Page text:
The result is crowded and distracting websites. I guess I’m unclear about the purpose of your post. It’s a fanciful idea to think that we’re freer digitally than in the material world but I don’t see it really playing out that way, online. I think the most rigorously effective online marketers and other professionals put tremendous thought into what they’re doing – they back it up with strategic rationale. They’re careful and methodical. They pay attention to organizational capacity before committing to campaigns they can’t sustain. I n other words, the most valuable commodity in the present day isn’t our online universe – it’s still our ability to think through what we’re doing before we do it.

  9. Mark Baker Post author

    Jo, thanks for the comment.

    I’m not arguing for a lack of organization in the digital world. What I am arguing is that a model of organization taken from the physical world, which consists of putting things in “places”, and which is constrained by the inability to put one thing in multiple places, even if, by the rules that define the places, it belongs in more than one place.

    Organization is the digital world is not done by putting things in places but by labeling things with metadata. The great difference is that while you can’t put something in more than one place, you can give it more than one label. You can give it as many labels as you want.

    You can label things in the physical world as well, but the problem is that it is hard to retrieve things by label in the physical world unless things with similar labels are all stored in one place. In the digital world, no such restriction exists. Labels can be indexed and items can be retrieved by label, or by combinations of label, almost instantaneously, even if they are located in very different places.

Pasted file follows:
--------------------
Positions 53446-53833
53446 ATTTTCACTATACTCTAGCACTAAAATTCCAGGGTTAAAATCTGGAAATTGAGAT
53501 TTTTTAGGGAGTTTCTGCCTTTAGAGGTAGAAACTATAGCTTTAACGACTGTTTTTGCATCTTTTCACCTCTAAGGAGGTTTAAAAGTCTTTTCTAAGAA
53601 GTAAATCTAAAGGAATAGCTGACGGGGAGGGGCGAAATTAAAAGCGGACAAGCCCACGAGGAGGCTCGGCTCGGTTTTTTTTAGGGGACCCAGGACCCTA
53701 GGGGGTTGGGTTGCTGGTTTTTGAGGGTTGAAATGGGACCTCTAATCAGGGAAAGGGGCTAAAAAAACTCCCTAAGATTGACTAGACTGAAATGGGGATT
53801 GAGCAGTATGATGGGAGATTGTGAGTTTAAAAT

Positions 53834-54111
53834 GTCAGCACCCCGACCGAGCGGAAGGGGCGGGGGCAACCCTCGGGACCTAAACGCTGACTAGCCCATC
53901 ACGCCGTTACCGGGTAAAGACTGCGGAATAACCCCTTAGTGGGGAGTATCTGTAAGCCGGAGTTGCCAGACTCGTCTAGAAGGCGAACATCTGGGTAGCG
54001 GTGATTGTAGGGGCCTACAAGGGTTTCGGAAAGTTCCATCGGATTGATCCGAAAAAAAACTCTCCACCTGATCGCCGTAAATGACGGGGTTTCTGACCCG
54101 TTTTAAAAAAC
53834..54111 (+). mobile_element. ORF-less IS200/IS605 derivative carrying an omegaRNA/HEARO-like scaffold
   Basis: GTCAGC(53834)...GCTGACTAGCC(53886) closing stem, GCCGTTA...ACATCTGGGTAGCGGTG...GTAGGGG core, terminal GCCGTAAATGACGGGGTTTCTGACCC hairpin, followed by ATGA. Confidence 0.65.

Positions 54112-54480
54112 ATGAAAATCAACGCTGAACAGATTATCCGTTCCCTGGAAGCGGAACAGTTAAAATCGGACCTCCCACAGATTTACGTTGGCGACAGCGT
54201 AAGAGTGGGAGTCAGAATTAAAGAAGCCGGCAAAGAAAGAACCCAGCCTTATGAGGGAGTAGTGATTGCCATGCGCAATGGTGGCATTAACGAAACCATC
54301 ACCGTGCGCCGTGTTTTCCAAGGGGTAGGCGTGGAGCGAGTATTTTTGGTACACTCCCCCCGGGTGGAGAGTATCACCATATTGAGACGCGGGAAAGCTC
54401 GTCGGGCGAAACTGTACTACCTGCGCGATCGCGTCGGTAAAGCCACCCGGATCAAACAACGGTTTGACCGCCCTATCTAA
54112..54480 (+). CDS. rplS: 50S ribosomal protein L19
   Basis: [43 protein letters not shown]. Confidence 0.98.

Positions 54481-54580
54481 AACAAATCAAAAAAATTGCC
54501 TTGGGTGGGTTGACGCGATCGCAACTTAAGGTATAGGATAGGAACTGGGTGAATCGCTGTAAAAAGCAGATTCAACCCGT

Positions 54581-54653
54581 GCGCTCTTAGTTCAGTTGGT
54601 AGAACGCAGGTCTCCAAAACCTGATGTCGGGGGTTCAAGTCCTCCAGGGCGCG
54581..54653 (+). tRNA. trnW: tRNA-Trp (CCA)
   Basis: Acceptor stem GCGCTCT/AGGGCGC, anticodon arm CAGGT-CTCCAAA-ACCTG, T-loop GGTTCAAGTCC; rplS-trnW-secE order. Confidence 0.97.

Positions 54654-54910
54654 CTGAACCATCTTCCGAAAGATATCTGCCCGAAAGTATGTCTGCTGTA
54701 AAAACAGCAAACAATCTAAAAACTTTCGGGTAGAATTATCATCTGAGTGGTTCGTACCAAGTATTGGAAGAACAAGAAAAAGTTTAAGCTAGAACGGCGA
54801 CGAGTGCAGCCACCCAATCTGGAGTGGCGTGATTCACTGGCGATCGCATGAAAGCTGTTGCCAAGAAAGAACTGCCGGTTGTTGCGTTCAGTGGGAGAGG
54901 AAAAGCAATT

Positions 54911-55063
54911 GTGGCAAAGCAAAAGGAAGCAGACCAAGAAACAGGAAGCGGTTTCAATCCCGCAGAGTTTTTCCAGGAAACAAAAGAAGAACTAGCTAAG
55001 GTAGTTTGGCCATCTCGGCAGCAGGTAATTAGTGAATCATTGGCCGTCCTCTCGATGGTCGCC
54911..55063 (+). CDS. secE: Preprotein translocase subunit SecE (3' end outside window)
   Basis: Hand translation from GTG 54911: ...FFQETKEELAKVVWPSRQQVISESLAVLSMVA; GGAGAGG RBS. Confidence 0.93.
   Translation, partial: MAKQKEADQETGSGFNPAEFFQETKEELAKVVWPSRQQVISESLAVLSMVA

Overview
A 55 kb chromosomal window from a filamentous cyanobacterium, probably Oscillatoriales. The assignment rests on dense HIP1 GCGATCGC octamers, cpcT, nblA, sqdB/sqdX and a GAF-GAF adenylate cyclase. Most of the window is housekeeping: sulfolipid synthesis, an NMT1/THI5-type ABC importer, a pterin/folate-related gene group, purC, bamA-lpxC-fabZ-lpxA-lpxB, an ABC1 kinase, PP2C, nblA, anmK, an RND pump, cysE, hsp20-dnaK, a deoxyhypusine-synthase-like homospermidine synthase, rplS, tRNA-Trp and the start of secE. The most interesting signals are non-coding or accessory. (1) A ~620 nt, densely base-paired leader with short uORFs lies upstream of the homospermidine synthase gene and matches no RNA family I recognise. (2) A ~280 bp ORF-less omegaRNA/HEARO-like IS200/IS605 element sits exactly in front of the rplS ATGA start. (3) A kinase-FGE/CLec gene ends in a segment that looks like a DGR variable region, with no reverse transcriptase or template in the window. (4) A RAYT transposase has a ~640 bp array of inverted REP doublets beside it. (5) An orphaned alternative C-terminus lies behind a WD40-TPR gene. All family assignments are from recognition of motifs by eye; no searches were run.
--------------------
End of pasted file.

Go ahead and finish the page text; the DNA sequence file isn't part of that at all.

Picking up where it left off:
In terms of displaying content to a user, this means that the website needs to be able to select appropriate content by label for the user’s current interest. This is how Amazon, and just about every other online retailer works, for example. Here is a smaller scale example of organization by label: http://autocatch.com.

    In terms of cognitive load, creating, maintaining, and navigating hierarchies creates much more cognitive load than labeling. For an author to figure out where to place some new page in a complex hierarchy is very difficult, and for a reader to find a page in such a hierarchy is even more difficult. By contrast, people don’t have much trouble finding things on Amazon despite the millions of items it offers.

    For an author, the discipline of labeling content, especially according to consistent labeling standards that make sense in terms of the information the author has available to them, presents much less cognitive overload than inserting content into a complex hierarchy.

    The only place where hierarchy seems to win in terms of cognitive load, is in the initial conception or architecture of the site. Site designers clearly find it easier to think in terms of static hierarchies rather than dynamic selection and/or creation of pages based on data and metadata. From that point on, however, both for contributor and users, static hierarchies create significant cognitive overload that makes using the sight progressively more difficult as the information set grows.

    One of the reasons that some content strategists want to start by reducing the amount of content on a site is, I suspect, that they simply don’t understand how to create a site with lots of content that is also easy to use. But it can be done, and some of the biggest sites on the Web, such as Amazon and Wikipedia, illustrate that it can be done. It is simply a matter of freeing yourself from the constraints of physical-world organization.

    There is, of course, the issue of removing redundant or outdated content from a site, but here too, labeling wins. It is much easier to find and remove outdated content that is appropriately labeled, than it is to hunt it down in a hierarchy.